Fidelis will focus on achieving attractive returns on both the asset and liabilities side of the business, and with both sides being diversified it should be able to better protect itself against financial market impacts that using a single asset manager could result in.

Fidelis believes that as a result it has the only insurance and reinsurance strategy that will be focused on specialty risks, be able to allocate to multiple asset managers and that will have the ability to dynamically switch its hedge fund allocations, as well as add or remove managers it works with.

As a result it expects its returns to be optimised throughout the insurance cycle as well as through the cycle of financial market ups and downs. That’s a pretty compelling prospect for investors who like the returns possible from re/insurance, who also appreciate the total return model but who want something more consistent, with less chance of a downside (if the strategy is executed well).

Fidelis will likely return capital to investors using dividends, as is typical in a total return model and as Lancashire was very well-known for. However, given the flexibility on the asset side the firm will also have the option of adding even more return by retaining capital in its asset strategies, up to a certain level of capitalisation after which returns would be required.

The pitch book makes a compelling case and the way this hybrid insurance, reinsurance, hedge fund model is put together, as well as the founding team members, will be very attractive for investors.

Interestingly, Fidelis believes the re/insurance market is being to show signs of a turn, citing the expectation that re/insurer earnings have been artificially buoyed by low losses and reserve releases, that M&A activity signals a potential shift and that a return to more normal loss levels would also point to a turn in pricing. Fidelis also believes that the M&A activity in reinsurance could provide it with opportunities.

Fidelis wants to raise its capital now and get launched so as to build relationships and a track record to be ready for any turn in the market, as well as to benefit from market share that becomes available due to consolidation trends.

It will target underwriting primary insurance, specialty insurance and reinsurance and quota share business, where it feels the pricing has been under less pressure and it has significant management experience. Lines of business will likely feature energy and marine, property risks, aviation, political risks and terrorism, as well as whole account quota share business. It will also seek to take advantage of low reinsurance pricing in order to protect its own portfolio at attractive pricing.

In a soft underwriting market, as we see today, Fidelis will add more risk on the investment side allocating to hedge fund strategies. When the re/insurance market turns it will use its dynamic investment allocation model to dial back the risk and shift assets into safer classes such as fixed income.

This model puts Fidelis between the traditional re/insurers and the hedge fund re/insurers, but with the ability to move closer to one group or the other, to adjust strategy, depending on the market conditions at the time.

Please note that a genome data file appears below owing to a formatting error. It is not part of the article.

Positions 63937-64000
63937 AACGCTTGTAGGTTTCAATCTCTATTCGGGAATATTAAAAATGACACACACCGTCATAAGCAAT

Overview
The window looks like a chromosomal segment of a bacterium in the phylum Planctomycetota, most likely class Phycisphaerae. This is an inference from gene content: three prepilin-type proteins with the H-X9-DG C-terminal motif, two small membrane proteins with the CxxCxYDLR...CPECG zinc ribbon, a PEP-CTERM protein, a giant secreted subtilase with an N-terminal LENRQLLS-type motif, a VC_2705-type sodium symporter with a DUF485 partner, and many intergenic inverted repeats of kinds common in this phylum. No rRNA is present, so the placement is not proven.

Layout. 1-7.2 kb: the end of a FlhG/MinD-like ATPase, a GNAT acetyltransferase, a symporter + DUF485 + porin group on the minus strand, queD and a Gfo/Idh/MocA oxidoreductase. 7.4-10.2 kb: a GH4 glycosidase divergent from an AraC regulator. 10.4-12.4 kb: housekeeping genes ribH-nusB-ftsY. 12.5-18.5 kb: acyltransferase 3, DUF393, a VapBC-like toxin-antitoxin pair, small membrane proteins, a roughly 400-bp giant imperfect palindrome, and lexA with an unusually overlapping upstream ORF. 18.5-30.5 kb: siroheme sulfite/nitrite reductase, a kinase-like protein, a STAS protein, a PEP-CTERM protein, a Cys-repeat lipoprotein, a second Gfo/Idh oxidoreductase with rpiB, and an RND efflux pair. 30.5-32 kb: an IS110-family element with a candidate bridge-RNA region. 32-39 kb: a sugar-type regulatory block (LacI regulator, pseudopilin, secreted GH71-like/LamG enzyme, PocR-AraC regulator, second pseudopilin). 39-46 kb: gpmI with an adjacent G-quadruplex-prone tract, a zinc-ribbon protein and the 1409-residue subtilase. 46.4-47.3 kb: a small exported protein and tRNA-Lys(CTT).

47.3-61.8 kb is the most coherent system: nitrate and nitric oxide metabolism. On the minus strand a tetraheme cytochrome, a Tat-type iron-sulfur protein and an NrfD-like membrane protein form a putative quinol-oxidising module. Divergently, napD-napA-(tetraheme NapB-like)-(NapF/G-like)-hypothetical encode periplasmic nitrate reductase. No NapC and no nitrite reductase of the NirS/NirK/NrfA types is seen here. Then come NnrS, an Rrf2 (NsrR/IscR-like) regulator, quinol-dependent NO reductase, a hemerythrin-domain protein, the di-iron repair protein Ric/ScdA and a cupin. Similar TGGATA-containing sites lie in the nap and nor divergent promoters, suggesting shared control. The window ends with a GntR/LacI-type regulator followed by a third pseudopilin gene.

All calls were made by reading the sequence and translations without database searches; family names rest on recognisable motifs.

Interestingly the pitch book shows that Fidelis expects to work with asset and hedge fund managers such as Blackrock, York Capital, Orange, Omega, Seminole and Crabel Capital. Of those managers Crabel already has its own reinsurance vehicle, while Blackrock is of course working with ACE on ABR Re.

For the others, working with Fidelis Insurance Holdings will provide them with a route to benefit from insurance premium float as a source of new capital, an attractive opportunity, which should make signing up new asset managers an easier job for Fidelis.

Leveraging Goldman Sachs AIMS platform will provide important asset management considerations such as risk monitoring and due diligence. While Fidelis expects to be able to negotiate preferential fees with asset managers, who will no doubt be keen to work with the re/insurer.

Fidelis has already identified a CEO for both its UK and Bermuda operations, according to the pitch book, although these remain unnamed. Brindle himself will be the Chief Underwriting Officer for the insurance and reinsurance group.

No doubt Fidelis Insurance Holdings will generate a lot of buzz as it nears its launch. With the capital raise underway its assumed that Fidelis will target getting up and running maybe as quickly as the mid-year renewals, in fact the pitch book explains that getting up and running as soon as possible is the target.

Fidelis could be a disruptive force in the insurance and reinsurance market if it chooses to leverage its flexible and dynamic asset strategy in order to lower its overall cost of underwriting capital. That could give it an edge over others, as well as boosting the total return to its investors.

The re/insurer will not be immune to market forces though and the fact that insurance-linked securities (ILS) and other investors are increasingly targeting specialty risks will not have gone unnoticed by the founders. As that trend increases, the chances of the specialty re/insurance market remaining softer increases with it.

But that is where the total return strategy and ability to increase the risk and return on the asset side, almost on demand, will seek to ensure that Fidelis remains a strong performer for its shareholders and seed investors.

As hybrid business models continue to emerge in insurance and reinsurance it is also set to ramp up the pressure on incumbents. Start-ups like Fidelis Insurance could disrupt a number of legacy players, as it grows into the specialty underwriting space, especially if the asset side becomes a tool it chooses to wield to lower its cost of capital and increase its competitiveness.